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What Eats Rabbits: Most Likely Predator That Attacked Your Rabbit Base On What You Found

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If you are wondering what eats rabbits you are probably having an issue on your backyard farm. Let me be the first to say I am sorry for your loss.

Lots of animals eat rabbits if catch them. Both wild rabbits and domestic rabbits don’t really have that great of defense mechanisms. Their speed is what keeps them safe. They do have strong back feet but if one of the most common predators has them by the neck they are pretty much done anyway.

domestic rabbit sitting in the grass

Next to chickens rabbits are a primary food source for wild animals. This is one of the key reasons why I am against letting your pet rabbit run loose in the yard. They are easy access to any predator.

It all depends on how you found the dead rabbit. This will tell you the most likely culprit for what could be eating your rabbits.

Adult Rabbits In A Hutch Or Pen Off The Ground

Let’s assume that your rabbits are in a hutch outside or a barn door was open. The animal had to be able to get to them. My rabbit hutch bottoms are over 3 feet off the ground. If something happened to one of my rabbits in the cage I know that my little 10-pound dachshund is off the hook.

It would have to be something that can climb on the wire and reach into the cage like a raccoon or a wild dog like a coyote.

Wild dogs can’t really do much except jump up and bite the toes of the rabbits. They can’t get their teeth through the wire in order to pull it apart.

Wire rabbit cage

And the only way they could get through is if they started to chew on the wood of a hutch. And in that instance, they would have had to be in their a while to be able to do that.

Wild birds like a great horned owl or something like that are not going to try to get into a cage. They like to swoop in and grab their prey off the ground.

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Adult Rabbits Not In An Inclosure

I have already said this is not a good idea to be letting rabbits have “free roam time” for this very reason. I’m not going to beat a dead horse. Just don’t do it.

Now here are the likely cuprates based on how you found the rabbit.

Dead, not much blood or possibly some bleeding out the nose – Very likely a domestic dog scared it and it broke its neck. Domestic dogs don’t usually kill a rabbit because they are hungry they just do the deed because their natural instinct kicks in went they saw a small thing moving around that looked like an easy target.

Not all dogs have a strong hunting instinct. BUT if the dog is a hunting breed or a herding breed these are the two most likely types of dogs to kill a rabbit.

My saint bernard couldn’t care less about the rabbits and when he was young would even try to play with my french lops. If you have dogs or know of any dogs in the area that get loose sometimes it is best to not tempt fate and keep them away from your rabbits.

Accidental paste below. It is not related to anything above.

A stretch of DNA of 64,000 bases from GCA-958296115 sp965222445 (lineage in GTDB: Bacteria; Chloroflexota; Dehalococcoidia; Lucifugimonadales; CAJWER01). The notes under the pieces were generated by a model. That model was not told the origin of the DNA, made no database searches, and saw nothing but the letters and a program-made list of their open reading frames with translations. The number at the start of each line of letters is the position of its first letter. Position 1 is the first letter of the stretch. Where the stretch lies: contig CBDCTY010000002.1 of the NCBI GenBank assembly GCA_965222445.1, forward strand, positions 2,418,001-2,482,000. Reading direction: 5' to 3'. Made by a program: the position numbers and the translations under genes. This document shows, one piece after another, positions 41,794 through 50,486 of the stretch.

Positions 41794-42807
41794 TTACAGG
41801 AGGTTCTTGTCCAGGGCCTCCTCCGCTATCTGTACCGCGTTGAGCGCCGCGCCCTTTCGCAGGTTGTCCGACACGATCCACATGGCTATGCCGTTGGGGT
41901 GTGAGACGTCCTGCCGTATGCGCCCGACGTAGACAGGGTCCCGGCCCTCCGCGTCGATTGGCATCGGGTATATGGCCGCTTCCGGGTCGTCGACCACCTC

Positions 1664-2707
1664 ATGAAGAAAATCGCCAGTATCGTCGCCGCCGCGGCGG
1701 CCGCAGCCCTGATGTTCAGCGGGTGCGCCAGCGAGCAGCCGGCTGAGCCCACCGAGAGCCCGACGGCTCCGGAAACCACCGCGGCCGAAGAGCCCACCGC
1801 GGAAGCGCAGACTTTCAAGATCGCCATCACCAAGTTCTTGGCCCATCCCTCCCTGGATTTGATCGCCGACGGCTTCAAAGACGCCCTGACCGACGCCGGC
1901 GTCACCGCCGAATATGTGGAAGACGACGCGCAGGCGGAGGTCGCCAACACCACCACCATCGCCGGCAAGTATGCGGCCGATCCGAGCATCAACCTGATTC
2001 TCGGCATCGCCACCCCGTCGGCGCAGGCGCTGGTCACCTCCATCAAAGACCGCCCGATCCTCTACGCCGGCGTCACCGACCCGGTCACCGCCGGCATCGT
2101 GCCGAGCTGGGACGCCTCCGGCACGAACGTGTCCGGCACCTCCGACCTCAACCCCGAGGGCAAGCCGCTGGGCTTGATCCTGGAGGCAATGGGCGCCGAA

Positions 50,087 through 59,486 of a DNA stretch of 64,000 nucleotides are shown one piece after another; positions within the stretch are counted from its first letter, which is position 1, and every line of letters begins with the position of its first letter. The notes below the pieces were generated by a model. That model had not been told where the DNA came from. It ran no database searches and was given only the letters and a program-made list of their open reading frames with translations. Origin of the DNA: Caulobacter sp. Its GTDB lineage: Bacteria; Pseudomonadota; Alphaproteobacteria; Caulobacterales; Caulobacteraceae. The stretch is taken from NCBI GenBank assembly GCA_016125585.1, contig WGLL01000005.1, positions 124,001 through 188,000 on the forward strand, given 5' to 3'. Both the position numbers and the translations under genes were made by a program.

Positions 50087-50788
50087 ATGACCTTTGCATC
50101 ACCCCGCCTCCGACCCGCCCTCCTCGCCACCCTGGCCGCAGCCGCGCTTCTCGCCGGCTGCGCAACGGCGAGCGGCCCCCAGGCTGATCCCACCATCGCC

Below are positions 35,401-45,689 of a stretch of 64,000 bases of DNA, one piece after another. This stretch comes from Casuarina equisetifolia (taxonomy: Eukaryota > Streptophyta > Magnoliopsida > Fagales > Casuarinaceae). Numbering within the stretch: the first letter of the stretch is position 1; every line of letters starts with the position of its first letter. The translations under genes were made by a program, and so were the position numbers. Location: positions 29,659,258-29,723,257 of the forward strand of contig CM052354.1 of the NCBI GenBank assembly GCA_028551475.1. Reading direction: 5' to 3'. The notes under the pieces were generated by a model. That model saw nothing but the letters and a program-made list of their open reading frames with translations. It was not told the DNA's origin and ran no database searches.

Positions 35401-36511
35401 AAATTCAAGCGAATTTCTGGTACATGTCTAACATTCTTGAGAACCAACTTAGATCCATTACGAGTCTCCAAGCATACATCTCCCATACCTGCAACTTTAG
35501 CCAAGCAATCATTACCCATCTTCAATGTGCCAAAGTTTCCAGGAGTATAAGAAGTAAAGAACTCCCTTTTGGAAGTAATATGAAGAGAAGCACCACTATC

Torn skin that looks plucked, eaten by the small intestine with little damage to the head. – Birds of prey are most likely the predator here. Hawks or a golden eagle can be very common in most places. A bald eagle isn’t as likely of an issue because they tend to nest next to a food source often by fresh water like a stream. So if you don’t live by a water source you probably don’t have to worry about them.

If the whole rabbit just disappeared – Red Fox, coyotes, or even snakes are the most likely if your rabbit just disappeared without a trace.

coyote

Not Likely But Possible Prayditors

Big cats in the cat family like bobcats in central America can certainly eat a rabbit but it would have to be in more remote areas. A large cat is not going to come into any urban areas. They hate that kind of noisy environment. If it was a predatory cat that ate your rabbit it is likely they would kill it where they found it but then take it with them.

Domestic cats are not likely to kill and eat rabbits because of their similar size. Unless they are a cat with a very high hunt drive. They would have to be a very young rabbit that is under a few pounds for a cat to want to do that. House cats typically stick with small birds as a part of their diet since they get their meals handed to them on a silver platter.

If you have small rabbits under 5 pounds it could be a raccoon but it’s not super likely unless the raccoon is desperate for food sources. They are small mammals and they don’t tend to tangle with an animal that is their size or even bigger in some cases.

However, if you found your rabbit still in the pen dead and had a lot of it eaten, the neck is snapped, and torn into it could be a raccoon. They tend to eat the head and part of the upper body.

Baby Rabbits Still In The Nest

If you raise rabbits I highly recommend you count the litter within an hour or two of them being born. Then every day you go out to the rabbitry you need to count them so you can quickly figure out what happened so you can fix it.